Lessons from Talking Vegetables

Note: This is not a book review per se.  It’s more of a “here’s what I learned from this book” sort of post.

A few months ago, I picked up a book called Me, Myself, and Bob, a personal-memoir kind of book written by Phil Vischer, the founder of Veggie Tales.  This book, despite the strange title, has radically affected the way I think about my dreams of being a filmmaker.

A young Bible-college dropout, Vischer founded a company named Big Idea with the vision of becoming the “Christian Disney” of the entertainment industry.  In Me, Myself, and Bob, Phil Vischer tells the story of Big Idea’s meteoric rise and cataclysmic fall, an often humorous, sometimes sad, tale “about dreams, God, and talking vegetables” (from the cover).  Me, Myself, and Bob is an adequate book as memoirs or biographies go, but the lessons that Phil Vischer derives from his story are what really set this book apart.

Phil Vischer had a dream—he wanted to conquer the TV industry for Christ.  So Vischer and a couple animators created a 30 minute show involving talking vegetables entitled Where’s God When I’m S-scared?  Junior Asparagus, Bob the Tomato, and Larry the Cucumber were the stars of the show, and they quickly endeared themselves to younger audiences (myself included).  Even older viewers were drawn to the tongue-in-cheek humor of the show.  The Christian messages, Bible verses, and Bible stories that formed the backbone of Veggie Tales contributed to the popularity of Vischer’s shows in households everywhere.  Vischer was making a huge impact on the world.  He could do no wrong, or so he thought.

Few people know the end of Vischer’s story, however. In 2003, quickly following the release of Big Idea’s first feature-length movie, Big Idea went bankrupt. Dozens of employees were laid-off or fired. “What happened?” many people asked. Well, that is part of what Vischer explains in this book. In short, Vischer acknowledges that he was overambitious and spent too much money (that sounds stupidly obvious, I know; that’s not the way he explains it, but I’m trying to summarize here), feeling sure he would make the losses up with the release of a feature film.

Though Vischer sometimes seems to digress overmuch (he has almost as many parenthetical phrases as I do), the sparkle of wit that pervades Me, Myself, and Bob is half the reason I enjoyed this book.

But more than this, the message of the book is very timely. The final chapters of Me, Myself, and Bob are about dreams—big ideas. And Phil Vischer’s message here flies in the face of many young people today. After all, what do young Christian teens such as myself want more than anything else? To make an impact for Christ, of course! To write a hit song, or make a hit movie that changes the world, or write a bestselling novel that reaches millions. That’s why we gobble up books like Do Hard Things that tell us that we can and should change the world (and I’m not saying there’s anything wrong with Do Hard Things either; I have found it really helpful in many ways). But Phil Vischer offers a warning about this kind of thinking—he makes the point that Christians are supposed to be obeying God, not trying to make an impact.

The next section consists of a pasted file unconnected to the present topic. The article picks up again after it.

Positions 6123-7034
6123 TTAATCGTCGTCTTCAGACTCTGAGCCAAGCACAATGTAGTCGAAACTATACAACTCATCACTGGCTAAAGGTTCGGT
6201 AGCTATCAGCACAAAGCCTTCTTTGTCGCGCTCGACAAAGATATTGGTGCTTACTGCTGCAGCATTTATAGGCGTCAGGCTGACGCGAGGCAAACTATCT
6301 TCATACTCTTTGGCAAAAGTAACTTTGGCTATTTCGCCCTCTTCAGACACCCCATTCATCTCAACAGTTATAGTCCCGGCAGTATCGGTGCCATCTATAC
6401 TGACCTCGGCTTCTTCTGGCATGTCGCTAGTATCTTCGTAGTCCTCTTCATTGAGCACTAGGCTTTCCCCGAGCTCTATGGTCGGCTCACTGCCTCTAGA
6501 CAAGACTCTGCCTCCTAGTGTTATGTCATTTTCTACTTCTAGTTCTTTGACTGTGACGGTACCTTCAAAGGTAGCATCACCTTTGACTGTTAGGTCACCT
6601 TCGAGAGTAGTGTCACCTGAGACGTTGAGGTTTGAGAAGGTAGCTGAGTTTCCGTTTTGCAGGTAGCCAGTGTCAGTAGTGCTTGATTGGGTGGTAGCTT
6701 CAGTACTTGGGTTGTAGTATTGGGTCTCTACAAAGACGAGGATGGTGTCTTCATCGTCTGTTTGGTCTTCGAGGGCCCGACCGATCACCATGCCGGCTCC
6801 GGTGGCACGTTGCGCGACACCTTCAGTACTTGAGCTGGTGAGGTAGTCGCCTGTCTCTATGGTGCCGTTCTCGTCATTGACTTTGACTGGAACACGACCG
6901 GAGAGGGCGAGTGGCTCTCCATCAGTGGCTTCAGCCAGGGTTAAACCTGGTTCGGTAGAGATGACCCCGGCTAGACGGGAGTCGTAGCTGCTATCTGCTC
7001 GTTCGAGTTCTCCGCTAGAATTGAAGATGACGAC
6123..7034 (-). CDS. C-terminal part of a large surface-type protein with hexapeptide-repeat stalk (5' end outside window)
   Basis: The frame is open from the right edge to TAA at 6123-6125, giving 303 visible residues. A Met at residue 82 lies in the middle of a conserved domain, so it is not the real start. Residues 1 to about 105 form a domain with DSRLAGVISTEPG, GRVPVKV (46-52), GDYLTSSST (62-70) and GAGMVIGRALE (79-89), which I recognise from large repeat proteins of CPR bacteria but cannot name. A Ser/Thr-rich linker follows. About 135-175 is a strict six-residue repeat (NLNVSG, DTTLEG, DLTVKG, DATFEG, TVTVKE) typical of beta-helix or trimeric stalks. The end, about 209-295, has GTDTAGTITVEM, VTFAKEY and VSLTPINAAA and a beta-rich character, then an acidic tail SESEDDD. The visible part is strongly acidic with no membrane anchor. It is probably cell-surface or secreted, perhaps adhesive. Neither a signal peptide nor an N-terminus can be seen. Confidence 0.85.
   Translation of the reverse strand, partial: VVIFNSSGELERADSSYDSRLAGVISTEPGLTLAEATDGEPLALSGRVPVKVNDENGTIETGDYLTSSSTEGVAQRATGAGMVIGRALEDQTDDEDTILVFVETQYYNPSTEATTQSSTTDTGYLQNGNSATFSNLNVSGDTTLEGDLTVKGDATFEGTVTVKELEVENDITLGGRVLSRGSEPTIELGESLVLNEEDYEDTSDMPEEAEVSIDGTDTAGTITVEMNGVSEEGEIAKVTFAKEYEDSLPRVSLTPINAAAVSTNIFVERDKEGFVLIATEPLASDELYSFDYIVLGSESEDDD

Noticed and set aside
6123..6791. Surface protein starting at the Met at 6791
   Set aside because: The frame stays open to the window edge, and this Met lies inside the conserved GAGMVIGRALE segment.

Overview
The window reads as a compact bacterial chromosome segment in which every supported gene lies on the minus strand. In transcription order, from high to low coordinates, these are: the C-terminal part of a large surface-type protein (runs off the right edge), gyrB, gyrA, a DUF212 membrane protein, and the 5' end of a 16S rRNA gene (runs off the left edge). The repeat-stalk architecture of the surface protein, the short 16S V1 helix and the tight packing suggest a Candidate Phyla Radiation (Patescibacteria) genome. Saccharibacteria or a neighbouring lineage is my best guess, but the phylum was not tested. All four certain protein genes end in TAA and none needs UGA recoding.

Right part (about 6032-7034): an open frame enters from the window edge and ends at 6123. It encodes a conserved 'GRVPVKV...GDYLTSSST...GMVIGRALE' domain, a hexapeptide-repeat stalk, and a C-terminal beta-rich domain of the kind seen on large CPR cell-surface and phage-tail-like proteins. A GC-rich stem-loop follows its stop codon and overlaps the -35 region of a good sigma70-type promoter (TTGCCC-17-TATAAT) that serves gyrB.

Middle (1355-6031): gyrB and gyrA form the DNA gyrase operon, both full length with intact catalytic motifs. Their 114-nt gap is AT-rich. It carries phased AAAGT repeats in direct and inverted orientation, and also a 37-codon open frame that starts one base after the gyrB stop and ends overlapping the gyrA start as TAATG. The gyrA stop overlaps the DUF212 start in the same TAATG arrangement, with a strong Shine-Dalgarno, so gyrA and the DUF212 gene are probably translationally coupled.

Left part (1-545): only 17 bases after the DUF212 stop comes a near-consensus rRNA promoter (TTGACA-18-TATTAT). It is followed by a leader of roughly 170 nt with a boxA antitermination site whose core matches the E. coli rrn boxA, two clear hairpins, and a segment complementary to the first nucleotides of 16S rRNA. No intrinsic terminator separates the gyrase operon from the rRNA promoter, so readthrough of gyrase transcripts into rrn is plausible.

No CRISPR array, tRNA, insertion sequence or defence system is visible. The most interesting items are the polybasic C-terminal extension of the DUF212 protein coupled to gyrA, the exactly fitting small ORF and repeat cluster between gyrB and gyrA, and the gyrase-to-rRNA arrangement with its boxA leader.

Can’t I do both?—that was my first thought. Can’t I make an enormous impact and serve God at the same time? Well, yes, but not if my main goal is impact and not obedience. Vischer uses his story to show how his vision—his dream—of building a Christian entertainment company came at the cost of straining his relationship with God. He was so worried about making an impact with Big Idea that he didn’t have time to be friendly to people, to study God’s Word, to spend time with God in prayer, to simply obey God. In the end, Phil Vischer realized that God doesn’t care about the impact His people make. Vischer says, “The impact God has planned for us doesn’t occur when we’re pursuing impact. It occurs when we’re pursuing God.” So this book brought me to a startling realization: if pursuing a dream comes at the cost of becoming worn-out spiritually and not becoming more devoted to God, then that dream should probably be given up.

As I said before, Me, Myself, and Bob is only an adequate book as memoirs or biographies go. However, the lessons that Phil Vischer derives from his story are what really set this book apart. Vischer shows how even good things—like desiring to make a positive impact on culture—can be turned into idols when they become more important than obeying God.


If you enjoyed this article, you might want to read Before Dead Men Hiking – Origin Story, which talks about how Joseph and I acquired our interest in filmmaking.

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